Pediatric Cancer Through the Fathers Eyes

Pediatric Cancer through the fathers eyes.jpg

Last month we talked about the Pediatric Journey Through the Mother's Eyes. In honor of Father's Day coming up, the focus will be from a different perspective: the pediatric journey through the father's eyes.  
In general fathers tend to have a different responsibility in regards to their family. Society views them  not so  much as a caregiver, but a provider to the family. This gives them a different sense of responsibility. As you will read below, this is one reason that many fathers feel obligated to continue working.  

Continue reading to understand the pediatric cancer journey from a father's perspective. 

Source:  Jenni DeWitt

Source: Jenni DeWitt

I found out my son was sick from my wife over the phone. The words wouldn’t sink in, so she had to have the doctor explain it to me. 

It was a shock … something I never thought I would hear a person say: “Your son has cancer.” My clearest memory from the first night at the hospital is sitting on the floor in the playroom on the sixth floor of Children’s Hospital & Medical Center with my other son, Anthony, while he played. 

He sat on my lap and played with blocks like it was just another day. I sat there and cried as quietly as I could. 

I’m not an emotional person—and definitely not one who cries—but this was different. This was my son. 

The Battle For Control

I kept looking at my son thinking, “He doesn’t look that sick. There must be some mistake.” 

I couldn’t analyze the problem and fix it. I wasn’t in charge; the cancer was. 

It took me a long time to say the words, “My son has cancer.” It took even longer to say them without getting a little emotional inside. 

I didn’t want to tell people. It hurt too much inside to say it. Each time I said it out loud, it was like admitting it was true. If I didn’t say it, it felt less real. 

Opening Up To It

I went right back to work when Cooper got out of the hospital. It felt like I was living two different lives. 

At home, the only thing we talked about was cancer. And his treatment. And his schedule.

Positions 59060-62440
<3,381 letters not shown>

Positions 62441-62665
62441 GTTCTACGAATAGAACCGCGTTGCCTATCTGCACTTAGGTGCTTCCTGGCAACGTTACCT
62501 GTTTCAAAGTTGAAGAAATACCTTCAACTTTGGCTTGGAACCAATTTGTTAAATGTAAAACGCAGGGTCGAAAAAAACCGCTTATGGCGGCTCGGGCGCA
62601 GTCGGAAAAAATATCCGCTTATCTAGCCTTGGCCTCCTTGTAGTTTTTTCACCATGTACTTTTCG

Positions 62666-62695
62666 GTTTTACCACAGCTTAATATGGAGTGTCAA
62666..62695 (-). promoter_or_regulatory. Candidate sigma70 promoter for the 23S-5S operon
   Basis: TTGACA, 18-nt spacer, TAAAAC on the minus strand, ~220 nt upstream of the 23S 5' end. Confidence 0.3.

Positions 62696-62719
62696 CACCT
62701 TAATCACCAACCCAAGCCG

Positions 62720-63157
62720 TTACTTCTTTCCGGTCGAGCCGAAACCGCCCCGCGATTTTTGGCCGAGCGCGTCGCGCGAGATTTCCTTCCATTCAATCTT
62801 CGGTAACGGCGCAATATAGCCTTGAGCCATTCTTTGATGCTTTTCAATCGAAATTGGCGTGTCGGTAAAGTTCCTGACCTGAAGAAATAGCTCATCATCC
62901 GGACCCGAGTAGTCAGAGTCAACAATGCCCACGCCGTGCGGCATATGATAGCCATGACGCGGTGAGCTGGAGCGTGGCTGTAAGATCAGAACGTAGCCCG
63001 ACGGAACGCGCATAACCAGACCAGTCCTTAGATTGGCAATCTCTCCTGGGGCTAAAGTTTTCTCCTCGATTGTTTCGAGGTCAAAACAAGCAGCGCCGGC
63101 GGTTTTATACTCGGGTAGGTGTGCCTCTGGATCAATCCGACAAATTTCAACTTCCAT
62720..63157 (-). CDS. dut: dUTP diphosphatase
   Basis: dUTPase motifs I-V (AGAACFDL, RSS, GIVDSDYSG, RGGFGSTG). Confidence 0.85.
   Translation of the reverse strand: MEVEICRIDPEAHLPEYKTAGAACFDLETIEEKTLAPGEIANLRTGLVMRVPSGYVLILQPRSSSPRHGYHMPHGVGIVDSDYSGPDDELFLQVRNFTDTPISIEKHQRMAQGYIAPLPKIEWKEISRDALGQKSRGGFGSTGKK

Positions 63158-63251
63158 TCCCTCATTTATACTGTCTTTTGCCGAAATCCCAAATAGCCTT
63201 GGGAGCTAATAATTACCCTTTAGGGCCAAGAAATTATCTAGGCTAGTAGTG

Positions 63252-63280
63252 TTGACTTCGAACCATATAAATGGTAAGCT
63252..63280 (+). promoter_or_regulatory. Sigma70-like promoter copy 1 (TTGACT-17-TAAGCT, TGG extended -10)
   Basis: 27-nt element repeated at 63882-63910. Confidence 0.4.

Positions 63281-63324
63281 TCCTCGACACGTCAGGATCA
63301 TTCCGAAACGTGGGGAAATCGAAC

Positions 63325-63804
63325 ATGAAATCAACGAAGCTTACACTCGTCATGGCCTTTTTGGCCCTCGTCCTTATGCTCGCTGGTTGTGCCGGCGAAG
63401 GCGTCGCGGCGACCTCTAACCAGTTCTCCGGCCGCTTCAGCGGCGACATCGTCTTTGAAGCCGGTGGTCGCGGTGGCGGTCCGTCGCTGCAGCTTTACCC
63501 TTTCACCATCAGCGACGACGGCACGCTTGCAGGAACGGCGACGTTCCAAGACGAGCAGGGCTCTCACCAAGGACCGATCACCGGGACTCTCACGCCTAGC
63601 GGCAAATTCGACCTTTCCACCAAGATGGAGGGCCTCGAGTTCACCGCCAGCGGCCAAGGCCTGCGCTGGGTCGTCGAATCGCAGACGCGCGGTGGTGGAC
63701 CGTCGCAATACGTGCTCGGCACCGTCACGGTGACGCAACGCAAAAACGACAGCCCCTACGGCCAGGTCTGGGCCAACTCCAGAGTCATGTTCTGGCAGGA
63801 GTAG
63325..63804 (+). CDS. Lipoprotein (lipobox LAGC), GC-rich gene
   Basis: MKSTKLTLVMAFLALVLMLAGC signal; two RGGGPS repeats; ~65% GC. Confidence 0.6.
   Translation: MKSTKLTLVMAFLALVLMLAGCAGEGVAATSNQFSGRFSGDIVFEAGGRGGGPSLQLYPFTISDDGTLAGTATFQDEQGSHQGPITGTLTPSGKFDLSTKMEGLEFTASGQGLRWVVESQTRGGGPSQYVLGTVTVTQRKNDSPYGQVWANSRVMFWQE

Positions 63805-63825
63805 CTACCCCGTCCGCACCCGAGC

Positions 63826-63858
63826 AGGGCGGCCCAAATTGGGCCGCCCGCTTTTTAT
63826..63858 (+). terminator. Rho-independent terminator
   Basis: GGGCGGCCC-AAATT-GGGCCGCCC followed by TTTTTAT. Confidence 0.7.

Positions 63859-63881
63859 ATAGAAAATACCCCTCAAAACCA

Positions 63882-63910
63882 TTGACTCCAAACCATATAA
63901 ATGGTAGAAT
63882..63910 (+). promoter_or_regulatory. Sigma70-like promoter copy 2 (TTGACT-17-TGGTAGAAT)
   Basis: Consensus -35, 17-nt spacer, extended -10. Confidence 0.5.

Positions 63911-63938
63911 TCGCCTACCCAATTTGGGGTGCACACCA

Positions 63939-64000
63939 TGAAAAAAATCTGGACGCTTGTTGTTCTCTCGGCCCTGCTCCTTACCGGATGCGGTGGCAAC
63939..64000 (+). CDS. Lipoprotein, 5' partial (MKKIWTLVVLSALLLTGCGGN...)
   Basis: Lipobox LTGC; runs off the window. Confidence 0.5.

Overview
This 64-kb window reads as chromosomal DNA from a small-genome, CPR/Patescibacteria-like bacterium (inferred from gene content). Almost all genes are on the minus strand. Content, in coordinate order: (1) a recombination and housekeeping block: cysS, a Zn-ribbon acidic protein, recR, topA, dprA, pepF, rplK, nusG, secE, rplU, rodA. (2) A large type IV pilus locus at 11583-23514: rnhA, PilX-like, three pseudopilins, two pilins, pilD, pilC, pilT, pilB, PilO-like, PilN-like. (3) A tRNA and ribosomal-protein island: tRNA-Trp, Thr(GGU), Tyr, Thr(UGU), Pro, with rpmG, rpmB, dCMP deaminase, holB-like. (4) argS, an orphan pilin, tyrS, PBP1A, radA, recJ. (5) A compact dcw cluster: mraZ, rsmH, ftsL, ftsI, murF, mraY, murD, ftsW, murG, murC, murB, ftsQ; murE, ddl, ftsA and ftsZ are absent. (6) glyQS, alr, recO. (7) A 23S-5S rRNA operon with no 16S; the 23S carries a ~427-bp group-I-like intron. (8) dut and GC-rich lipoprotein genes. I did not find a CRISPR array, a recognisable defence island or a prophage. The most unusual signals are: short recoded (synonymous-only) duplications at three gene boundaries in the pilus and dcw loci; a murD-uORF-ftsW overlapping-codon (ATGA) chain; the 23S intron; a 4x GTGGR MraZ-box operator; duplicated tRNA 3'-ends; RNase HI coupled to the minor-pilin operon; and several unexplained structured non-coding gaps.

At work, it was like everyone else’s life was just the same, almost like nothing had happened. For me, something major had happened. My life had been turned upside down. 

Everyone wanted to support us and come talk to me about how things were going. I didn’t want to tell them the truth about how hard it was and how scared we were, so I gave the politically correct response: “We’re doing good. Cooper’s treatment is going well.” 

But after a while, I was able to talk about it, and able to tell friends that it was hard for me. 

Living Through The Hurt

I’ve learned something about myself. I don’t like to watch people hurt my child. 

I know it sounds so obvious, but for me, that has been the part that is almost unbearable: 

  • The port access 

  • The digging in arms for IVs 

  • The having to hold him down and tell him it will be all right 

It makes me almost feel sick inside. A father is supposed to protect his child, not hold him and tell him the pain is what is going to make him better. 

But that’s the truth. Every poke, every pain moves us one step closer to getting him healthy. 

Now, when people ask, I tell them, “My son is going to beat cancer.” 

In many cases, like this one, at least one of the parents must continue working to support their family financially. They continue their work lives as normal. When in fact, their lives are not normal at all. Their lives have changed completely. 

Here at Braden Kramer Foundation, we want to help those families who are not able to take time off work to fully concentrate on supporting their child and receiving support themselves. 

If you would like to allow pediatric cancer parents to have this ability, please donate to the Braden Kramer Foundation. 

To Donate Click Here. 

Click here for more information. 

Andrea Kramer